With teachers, parents and school children across the nation struggling to figure out a way to stay safe and still get an education during the ongoing COVID-19 pandemic, several automakers have stepped up to help.
Toyota is revving up support for remote learning with a virtual education hub to inspire exploration of careers in advanced manufacturing. The hub includes a series of free STEM-based lessons and curriculum through Toyota USA Foundation partners and virtual field trips to many of its U.S. manufacturing facilities.
“Our goal with the Hub is to inspire many, including those from groups which are underrepresented in STEM jobs or those who live in communities where job opportunities are needed, to get really excited about a career in STEM, and maybe even get them interested in joining with Toyota to provide mobility for all," says Chris Reynolds, TMNA chief administrative officer, manufacturing and corporate resources.
Visitors can learn the science behind some of Toyota’s core philosophies that go beyond building cars and trucks. Visitors can also go behind-the-scenes at Toyota’s Research and Development center in Ann Arbor, Michigan. They can also step into the future at the Toyota Research Institute to discover how Toyota is building the future of mobility while harnessing the power of artificial intelligence to make driving safer.
Meanwhile, General Motors and Ford are donating millions of face masks to public school districts where students will be returning to at least partial in-person classes.
General Motors has donated more than 6 million Michigan-made masks to communities across the state. The latest 2 million are part of the State of Michigan’s MI Mask Aid partnership.
GM’s contribution includes 750,000 child-size masks for elementary students, which will be ready for delivery by Sept. 14, and 1.25 million adult-size masks for high school students, faculty and staff, which will be ready for delivery by Sept. 28.
GM decided to produce face masks in Michigan on March 20, as the coronavirus pandemic created a critical shortage worldwide. Today, GM’s Warren, Michigan facility has two production lines for face masks and a third line making N95 face respirators. To date, the facility has produced more than 10 million masks, with production going to employees at GM facilities or donated to community organizations.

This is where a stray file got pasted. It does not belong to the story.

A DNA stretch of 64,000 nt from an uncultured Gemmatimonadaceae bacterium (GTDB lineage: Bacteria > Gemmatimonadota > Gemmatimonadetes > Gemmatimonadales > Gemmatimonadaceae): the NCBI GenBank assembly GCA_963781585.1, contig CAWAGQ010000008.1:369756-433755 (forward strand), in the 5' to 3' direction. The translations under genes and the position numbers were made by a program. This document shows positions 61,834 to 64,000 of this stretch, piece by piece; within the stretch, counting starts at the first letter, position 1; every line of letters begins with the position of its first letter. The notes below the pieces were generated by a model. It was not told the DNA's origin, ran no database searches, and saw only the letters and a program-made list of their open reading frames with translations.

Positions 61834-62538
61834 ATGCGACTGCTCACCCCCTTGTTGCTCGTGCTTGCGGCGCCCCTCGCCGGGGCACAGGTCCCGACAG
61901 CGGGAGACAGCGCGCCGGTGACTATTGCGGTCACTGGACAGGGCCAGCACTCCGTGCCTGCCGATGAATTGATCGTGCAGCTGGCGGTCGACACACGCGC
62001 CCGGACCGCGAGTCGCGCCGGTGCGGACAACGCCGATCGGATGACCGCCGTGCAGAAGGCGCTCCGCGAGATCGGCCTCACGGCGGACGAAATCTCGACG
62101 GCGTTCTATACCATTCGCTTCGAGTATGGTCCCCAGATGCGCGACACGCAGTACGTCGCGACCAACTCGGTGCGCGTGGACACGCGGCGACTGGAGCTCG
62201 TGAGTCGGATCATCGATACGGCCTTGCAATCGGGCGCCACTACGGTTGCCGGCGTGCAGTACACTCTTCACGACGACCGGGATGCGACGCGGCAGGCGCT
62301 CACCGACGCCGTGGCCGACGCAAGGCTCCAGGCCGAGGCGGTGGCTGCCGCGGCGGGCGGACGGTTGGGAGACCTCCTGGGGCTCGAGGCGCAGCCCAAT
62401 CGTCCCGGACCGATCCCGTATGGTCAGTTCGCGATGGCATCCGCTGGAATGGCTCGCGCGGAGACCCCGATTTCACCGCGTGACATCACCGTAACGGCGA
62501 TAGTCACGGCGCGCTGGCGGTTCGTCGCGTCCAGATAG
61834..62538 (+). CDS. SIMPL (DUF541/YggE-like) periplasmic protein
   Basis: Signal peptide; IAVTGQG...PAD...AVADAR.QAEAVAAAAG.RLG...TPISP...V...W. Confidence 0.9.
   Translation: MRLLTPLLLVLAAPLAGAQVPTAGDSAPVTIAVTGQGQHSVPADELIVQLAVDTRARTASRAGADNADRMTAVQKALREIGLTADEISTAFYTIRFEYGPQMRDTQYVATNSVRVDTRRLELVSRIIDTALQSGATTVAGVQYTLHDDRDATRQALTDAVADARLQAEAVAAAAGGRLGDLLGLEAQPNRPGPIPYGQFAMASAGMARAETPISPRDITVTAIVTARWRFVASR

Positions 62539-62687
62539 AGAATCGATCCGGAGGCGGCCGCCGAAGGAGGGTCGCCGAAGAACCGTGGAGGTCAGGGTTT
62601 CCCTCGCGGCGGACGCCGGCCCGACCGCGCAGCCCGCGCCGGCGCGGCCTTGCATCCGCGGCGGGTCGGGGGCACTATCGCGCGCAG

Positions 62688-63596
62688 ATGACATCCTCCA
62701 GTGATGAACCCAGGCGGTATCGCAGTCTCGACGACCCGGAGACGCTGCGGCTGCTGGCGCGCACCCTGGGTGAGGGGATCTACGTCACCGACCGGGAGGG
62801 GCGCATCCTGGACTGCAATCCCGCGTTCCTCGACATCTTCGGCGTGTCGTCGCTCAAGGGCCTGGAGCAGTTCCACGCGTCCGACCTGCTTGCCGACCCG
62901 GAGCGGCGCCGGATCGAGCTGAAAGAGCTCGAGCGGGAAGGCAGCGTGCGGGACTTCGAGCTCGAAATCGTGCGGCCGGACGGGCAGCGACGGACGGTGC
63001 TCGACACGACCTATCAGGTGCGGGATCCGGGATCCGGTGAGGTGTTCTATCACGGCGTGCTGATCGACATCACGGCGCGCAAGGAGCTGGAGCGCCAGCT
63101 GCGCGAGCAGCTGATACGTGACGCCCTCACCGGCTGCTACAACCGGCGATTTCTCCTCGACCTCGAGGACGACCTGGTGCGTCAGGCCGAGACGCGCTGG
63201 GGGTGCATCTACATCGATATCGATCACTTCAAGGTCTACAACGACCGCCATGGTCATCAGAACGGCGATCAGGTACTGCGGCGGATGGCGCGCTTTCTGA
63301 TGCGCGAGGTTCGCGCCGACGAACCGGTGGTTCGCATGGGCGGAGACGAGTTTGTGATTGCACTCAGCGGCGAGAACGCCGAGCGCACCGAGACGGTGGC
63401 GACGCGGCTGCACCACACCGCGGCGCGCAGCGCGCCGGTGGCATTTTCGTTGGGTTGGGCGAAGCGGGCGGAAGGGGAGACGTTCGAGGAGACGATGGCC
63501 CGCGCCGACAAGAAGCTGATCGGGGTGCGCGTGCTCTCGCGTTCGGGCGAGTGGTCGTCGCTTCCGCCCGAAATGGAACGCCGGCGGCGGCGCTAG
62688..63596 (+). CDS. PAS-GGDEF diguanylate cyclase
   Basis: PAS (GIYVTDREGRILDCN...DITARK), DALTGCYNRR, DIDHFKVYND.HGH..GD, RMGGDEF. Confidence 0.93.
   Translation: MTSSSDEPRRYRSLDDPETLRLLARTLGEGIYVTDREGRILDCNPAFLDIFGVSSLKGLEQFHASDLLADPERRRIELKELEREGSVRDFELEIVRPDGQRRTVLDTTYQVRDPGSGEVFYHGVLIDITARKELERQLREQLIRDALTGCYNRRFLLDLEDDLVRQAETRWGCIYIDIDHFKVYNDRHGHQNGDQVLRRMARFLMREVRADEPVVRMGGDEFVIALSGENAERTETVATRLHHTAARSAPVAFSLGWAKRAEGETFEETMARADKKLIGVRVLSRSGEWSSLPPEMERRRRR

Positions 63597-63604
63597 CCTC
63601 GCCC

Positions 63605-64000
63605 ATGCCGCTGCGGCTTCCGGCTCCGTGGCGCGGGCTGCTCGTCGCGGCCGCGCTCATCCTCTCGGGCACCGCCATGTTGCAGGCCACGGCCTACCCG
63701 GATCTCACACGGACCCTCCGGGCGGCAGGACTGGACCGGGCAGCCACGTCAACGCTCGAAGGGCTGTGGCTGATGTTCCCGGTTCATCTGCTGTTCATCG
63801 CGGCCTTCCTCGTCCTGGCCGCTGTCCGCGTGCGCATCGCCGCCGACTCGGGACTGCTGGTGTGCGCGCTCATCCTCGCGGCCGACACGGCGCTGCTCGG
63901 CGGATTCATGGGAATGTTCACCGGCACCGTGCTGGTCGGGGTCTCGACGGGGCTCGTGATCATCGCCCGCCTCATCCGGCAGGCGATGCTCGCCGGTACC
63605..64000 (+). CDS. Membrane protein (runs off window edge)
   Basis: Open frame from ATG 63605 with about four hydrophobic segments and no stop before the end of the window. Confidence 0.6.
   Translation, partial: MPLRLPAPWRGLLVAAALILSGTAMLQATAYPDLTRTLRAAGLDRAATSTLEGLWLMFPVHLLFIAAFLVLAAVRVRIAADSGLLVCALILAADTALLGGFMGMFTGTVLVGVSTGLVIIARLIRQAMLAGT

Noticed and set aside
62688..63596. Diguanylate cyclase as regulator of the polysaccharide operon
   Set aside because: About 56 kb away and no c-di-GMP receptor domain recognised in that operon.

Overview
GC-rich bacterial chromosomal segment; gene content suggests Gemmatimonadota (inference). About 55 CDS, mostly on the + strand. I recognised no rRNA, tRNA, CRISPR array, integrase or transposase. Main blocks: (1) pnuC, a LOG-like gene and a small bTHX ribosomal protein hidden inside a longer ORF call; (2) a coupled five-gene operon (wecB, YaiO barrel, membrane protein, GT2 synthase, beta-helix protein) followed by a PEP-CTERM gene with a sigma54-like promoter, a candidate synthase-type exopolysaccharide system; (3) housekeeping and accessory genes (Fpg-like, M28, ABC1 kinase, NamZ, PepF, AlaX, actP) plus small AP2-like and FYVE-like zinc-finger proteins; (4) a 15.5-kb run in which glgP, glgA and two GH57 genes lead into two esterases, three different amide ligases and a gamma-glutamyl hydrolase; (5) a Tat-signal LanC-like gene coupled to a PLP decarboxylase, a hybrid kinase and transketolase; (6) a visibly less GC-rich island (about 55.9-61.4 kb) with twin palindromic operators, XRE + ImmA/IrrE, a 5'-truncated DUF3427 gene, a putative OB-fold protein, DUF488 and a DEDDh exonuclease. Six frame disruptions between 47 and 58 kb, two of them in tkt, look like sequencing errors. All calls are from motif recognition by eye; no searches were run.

To help provide face masks to the communities where GM employees live and work, the company is currently producing face masks in the U.S., China, Canada, Mexico and Brazil. In addition, GM shared its mask production plans with more than 300 companies through a collaboration with the Original Equipment Suppliers Association and the Michigan Manufacturers Association to help other manufacturers ramp up their own production efforts.
Ford Motor Co. is partnering with the state and the Federal Emergency Management Agency to provide four million free masks to Michigan residents who are most vulnerable to COVID-19. In all, Ford says it plans to produce and donate 100 million face masks through 2021 for communities across the U.S. with limited access to personal protective equipment.
Low-income residents, seniors, other schools and homeless shelters also will benefit from the MI Mask Aid partnership that is part of the Mask Up Michigan campaign.
One million face coverings from FEMA and 1.5 million from Ford will go to low-income schools, the City of Detroit, Federally Qualified Health Centers and some COVID-19 testing sites. Ford’s involvement makes MI Mask Aid a public-private partnership that can provide even more free masks.
Detroit Public Schools, which is open for in-person learning, will be the recipient of nearly a half million masks.